Monday, April 30, 2018


Ana in 1918

Ana McKay was born Ana Martínez Pangelinan on January 3, 1868 in Hagåtña, Guam. Her parents were Vicente Pangelinan and Antonia Cárdenas Martínez.

Apparently she had no brothers, but she had two sisters who married prominent Chamorro men.

Her sister Dolores married Vicente Roberto Herrero, the grandson of the former Spanish Governor of Guam, José Ganga Herrero. Vicente farmed and also engaged in commercial business.

Her other sister Rosa married Juan Crisóstomo Martínez, who was also a prominent farmer and trader. Juan's son Pedro became one of the wealthiest Chamorro men on Guam before the war, and his daughter Ana married James Underwood. His other son Vicente also engaged in business. A daughter Concepción married Hiram Elliott.

Ana remained single for a very long time. It wasn't until the American period, when she was in her 30s, that she married. She married an American named Edward McKay. The couple had some financial means. They hired a domestic staffer (muchacha, for women helpers, in Chamorro), a woman from Yap named Josefa and nicknamed Josefa'n Gupalao. Gupalao is the Chamorro word for islanders from Palau, Yap and the rest of the Carolines. Later, Ana traveled throughout Asia.

Ana's General Merchandise Store

Ana ran a general merchandise store in Hagåtña, near the Plaza de España. She traveled to Manila, and other places, on occasion to purchase items for her store.  Apparently, she was plagued with debtors, people who didn't pay their bills. This was a common occurrence on Guam, right up until just several decades ago. Many a Chamorro store went out of business because Chamorro store owners were hesitant to decline customers who bought on credit, who never paid back their debt.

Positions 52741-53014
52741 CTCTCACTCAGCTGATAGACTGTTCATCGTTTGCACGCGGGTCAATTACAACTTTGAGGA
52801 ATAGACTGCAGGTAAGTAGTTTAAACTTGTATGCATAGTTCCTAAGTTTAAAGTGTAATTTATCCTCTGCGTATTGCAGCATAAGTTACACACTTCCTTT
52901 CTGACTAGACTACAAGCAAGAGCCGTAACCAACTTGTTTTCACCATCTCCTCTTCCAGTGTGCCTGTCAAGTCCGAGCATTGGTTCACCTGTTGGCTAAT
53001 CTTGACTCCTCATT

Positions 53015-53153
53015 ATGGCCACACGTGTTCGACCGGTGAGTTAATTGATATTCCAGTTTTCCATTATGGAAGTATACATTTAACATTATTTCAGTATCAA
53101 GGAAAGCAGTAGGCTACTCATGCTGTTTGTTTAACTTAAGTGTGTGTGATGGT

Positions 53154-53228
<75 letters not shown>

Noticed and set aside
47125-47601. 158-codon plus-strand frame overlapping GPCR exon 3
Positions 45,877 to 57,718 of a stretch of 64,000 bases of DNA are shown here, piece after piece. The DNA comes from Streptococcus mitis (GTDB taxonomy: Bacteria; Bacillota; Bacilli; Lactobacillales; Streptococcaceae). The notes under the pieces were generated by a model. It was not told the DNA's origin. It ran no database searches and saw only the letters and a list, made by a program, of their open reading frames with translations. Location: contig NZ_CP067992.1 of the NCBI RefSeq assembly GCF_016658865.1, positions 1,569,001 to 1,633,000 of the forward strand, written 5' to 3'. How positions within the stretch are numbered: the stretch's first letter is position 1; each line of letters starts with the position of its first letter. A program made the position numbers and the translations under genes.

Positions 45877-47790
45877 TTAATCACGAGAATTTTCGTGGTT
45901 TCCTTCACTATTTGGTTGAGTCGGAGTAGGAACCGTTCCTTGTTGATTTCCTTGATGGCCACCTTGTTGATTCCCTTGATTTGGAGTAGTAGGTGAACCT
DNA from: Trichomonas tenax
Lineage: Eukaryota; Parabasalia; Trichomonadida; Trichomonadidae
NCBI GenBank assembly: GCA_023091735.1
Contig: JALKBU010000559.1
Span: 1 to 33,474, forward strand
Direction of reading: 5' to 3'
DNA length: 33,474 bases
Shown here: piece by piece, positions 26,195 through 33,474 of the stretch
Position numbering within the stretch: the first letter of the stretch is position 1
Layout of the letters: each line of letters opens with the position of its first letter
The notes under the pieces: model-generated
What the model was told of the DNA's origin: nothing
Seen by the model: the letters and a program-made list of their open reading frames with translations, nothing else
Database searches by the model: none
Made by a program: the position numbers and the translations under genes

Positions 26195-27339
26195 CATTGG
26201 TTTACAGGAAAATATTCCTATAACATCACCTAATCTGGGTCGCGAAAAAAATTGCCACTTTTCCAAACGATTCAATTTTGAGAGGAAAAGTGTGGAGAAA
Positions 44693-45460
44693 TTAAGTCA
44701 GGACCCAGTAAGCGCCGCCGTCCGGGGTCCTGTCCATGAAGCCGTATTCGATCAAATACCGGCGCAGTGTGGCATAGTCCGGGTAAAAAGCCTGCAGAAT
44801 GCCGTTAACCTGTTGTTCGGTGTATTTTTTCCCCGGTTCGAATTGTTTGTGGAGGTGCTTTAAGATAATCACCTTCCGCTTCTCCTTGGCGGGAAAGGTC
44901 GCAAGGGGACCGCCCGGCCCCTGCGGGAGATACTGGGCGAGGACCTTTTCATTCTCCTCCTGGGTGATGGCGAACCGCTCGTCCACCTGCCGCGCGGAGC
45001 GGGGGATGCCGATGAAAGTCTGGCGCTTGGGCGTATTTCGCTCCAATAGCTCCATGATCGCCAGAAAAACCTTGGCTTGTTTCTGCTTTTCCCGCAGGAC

In one month's time, from June to July in 1917, she took twenty-nine people to court for non-payment of debts. In one month! She certainly gave the court enough to do that month.

Her debtors taken to court in that period were : José de León (Ila), Vicente Siguenza, Vicente Castro (Payesyes), Lorenzo Aguon (Cristina), Gabina Cruz, Ignacio Camacho (Aragon), Josefa Camacho (Måtot), Ana Sablan (Ana'n Felix), Rosa Castro (Payesyes), Luís Terlaje, Santiago Agualo, Vicente Sablan (Berela), Ignacio Agualo, Vicente Flores (Kabesa), Ignacio Santos (Lencho), Antonia Santos, Juana'n Buche, Filomena Rosario (Lo'lo'), María Rivera (Agaga'), Francisca Javier (Morere), Francisco Javier (Morere), Joaquina'n Carmelo, Pedro LG Perez (Korincho), Vicente Ignacio (Paeng), Mariana Concepcion (Emo), Joaquin Cruz (Le), Ana Aguon (Makaka'), Felipe Cruz Perez (Manga), and Juan "Yoe," a nickname.

Most of the debts were under $20.

Ana disappears from the Guam records by the 1920s. It seems she and her husband Edward never had children.

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